French officials say a fourth victim of the Christmas market shooting in Strasbourg has died. Italian Prime Minister Giuseppe Conte Friday identified the victim as Italian journalist Antonio Megalizzi.
Police killed the alleged assailant in the market attack Thursday and searched for other potential suspects Friday. The Islamic State terror group, without providing evidence, claimed responsibility for Tuesday's attack that wounded more than a dozen people, and left a country on edge.
French public prosecutor Remy Heitz on Friday detailed the two-day manhunt that led to police shooting dead Cherif Chekatt, in the Strasbourg neighborhood where he grew up. He said two local witnesses tipped off police after seeing a man who matched a widely circulated description of Chekatt during a manhunt that included nearby Germany.
Chekatt noted that about 9 p.m. local time Thursday, a police patrol spotted a man trying to enter a building, and identified themselves. The man turned around and opened fire, at which point police responded, killing him.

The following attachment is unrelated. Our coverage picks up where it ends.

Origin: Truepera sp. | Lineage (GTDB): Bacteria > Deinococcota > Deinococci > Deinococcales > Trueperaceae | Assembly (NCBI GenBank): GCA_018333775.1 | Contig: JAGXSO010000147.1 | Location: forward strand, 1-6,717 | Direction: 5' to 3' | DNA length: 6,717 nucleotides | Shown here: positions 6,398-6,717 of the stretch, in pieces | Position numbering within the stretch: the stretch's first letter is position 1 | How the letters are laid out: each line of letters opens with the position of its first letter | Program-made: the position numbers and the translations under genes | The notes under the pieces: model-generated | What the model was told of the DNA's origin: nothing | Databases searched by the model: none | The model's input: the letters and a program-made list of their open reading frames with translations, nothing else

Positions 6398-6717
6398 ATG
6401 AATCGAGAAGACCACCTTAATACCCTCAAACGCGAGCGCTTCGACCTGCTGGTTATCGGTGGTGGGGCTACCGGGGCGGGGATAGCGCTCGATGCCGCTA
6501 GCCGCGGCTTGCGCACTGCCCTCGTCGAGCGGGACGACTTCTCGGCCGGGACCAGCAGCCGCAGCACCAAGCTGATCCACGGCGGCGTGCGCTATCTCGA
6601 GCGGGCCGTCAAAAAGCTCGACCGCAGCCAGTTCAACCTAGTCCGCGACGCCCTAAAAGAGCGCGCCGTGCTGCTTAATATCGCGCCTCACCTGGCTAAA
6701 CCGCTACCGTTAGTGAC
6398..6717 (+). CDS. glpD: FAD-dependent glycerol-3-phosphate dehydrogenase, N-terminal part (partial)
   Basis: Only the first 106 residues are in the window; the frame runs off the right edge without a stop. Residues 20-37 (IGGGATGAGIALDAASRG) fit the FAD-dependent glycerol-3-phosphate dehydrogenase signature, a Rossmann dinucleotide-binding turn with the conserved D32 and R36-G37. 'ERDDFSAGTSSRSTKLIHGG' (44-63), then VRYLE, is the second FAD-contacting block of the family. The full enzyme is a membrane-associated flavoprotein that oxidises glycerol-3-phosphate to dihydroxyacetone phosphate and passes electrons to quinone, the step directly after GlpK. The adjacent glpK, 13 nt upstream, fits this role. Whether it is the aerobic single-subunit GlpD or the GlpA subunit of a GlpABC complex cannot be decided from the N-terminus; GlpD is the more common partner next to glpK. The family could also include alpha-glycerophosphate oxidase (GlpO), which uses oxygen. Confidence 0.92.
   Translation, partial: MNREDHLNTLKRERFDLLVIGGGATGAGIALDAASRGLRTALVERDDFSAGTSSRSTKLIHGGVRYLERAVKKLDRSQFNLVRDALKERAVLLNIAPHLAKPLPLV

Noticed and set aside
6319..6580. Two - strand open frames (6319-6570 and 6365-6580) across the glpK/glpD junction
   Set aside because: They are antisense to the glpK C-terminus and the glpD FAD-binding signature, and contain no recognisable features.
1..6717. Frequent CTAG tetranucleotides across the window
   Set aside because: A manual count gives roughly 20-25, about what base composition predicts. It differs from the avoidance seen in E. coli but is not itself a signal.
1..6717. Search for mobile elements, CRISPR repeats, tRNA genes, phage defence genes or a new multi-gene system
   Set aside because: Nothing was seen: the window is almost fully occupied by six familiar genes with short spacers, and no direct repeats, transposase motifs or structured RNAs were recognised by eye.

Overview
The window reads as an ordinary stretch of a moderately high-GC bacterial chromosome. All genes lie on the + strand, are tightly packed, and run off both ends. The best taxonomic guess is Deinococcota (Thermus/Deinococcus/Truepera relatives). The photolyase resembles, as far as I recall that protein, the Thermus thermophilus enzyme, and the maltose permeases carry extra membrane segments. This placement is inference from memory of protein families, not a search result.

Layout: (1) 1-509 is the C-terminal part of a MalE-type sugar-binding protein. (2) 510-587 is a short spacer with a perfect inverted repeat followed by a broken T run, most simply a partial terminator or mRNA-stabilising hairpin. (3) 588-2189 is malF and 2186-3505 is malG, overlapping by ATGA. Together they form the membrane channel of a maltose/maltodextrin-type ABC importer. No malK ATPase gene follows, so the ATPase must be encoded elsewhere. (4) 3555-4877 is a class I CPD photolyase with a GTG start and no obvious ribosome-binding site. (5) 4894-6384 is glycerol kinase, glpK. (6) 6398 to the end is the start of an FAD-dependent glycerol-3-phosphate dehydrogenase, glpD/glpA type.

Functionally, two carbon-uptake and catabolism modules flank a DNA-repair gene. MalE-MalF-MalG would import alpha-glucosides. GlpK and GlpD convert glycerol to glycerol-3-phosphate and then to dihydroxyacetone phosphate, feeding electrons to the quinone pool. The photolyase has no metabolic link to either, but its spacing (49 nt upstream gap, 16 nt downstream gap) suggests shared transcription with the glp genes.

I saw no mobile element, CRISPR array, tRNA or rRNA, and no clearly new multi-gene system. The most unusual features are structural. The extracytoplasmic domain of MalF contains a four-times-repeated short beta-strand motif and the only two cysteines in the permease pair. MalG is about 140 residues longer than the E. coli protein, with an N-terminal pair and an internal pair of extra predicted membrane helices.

Heitz says the terrorist investigation continues to identify possible suspects in Tuesday's Christmas market shooting. They have detained more than a half-dozen people for questioning, including four members of Chekatt's family.
The Islamic State terror group said Chekatt was one of its so-called "soldiers." But visiting the newly reopened market Friday, French Interior Minister Christophe Castaner dismissed the claim as totally opportunistic, saying Chekatt "nourished evil within himself."
A Strasbourg native with Moroccan roots, Chekatt had an extensive criminal record that stretched to Germany and Switzerland, and multiple prison sentences. He had been on a French watchlist for suspected Islamist views.
Relief in Strasbourg
Strasbourg's businesses have taken a major hit. Many locals said they were relieved Chekatt had been killed. One woman told French radio she had been haunted by fears of him still hiding and ready to strike, but that the burden has been lifted.
The police have been hailed as heroes for tracking down Chekatt as swiftly as they did; but, their representatives say officers are exhausted after also dealing with multiple French anti-government protests in recent weeks. Some of the demonstrators say they will be back on the streets to protest government reforms and the high cost of living.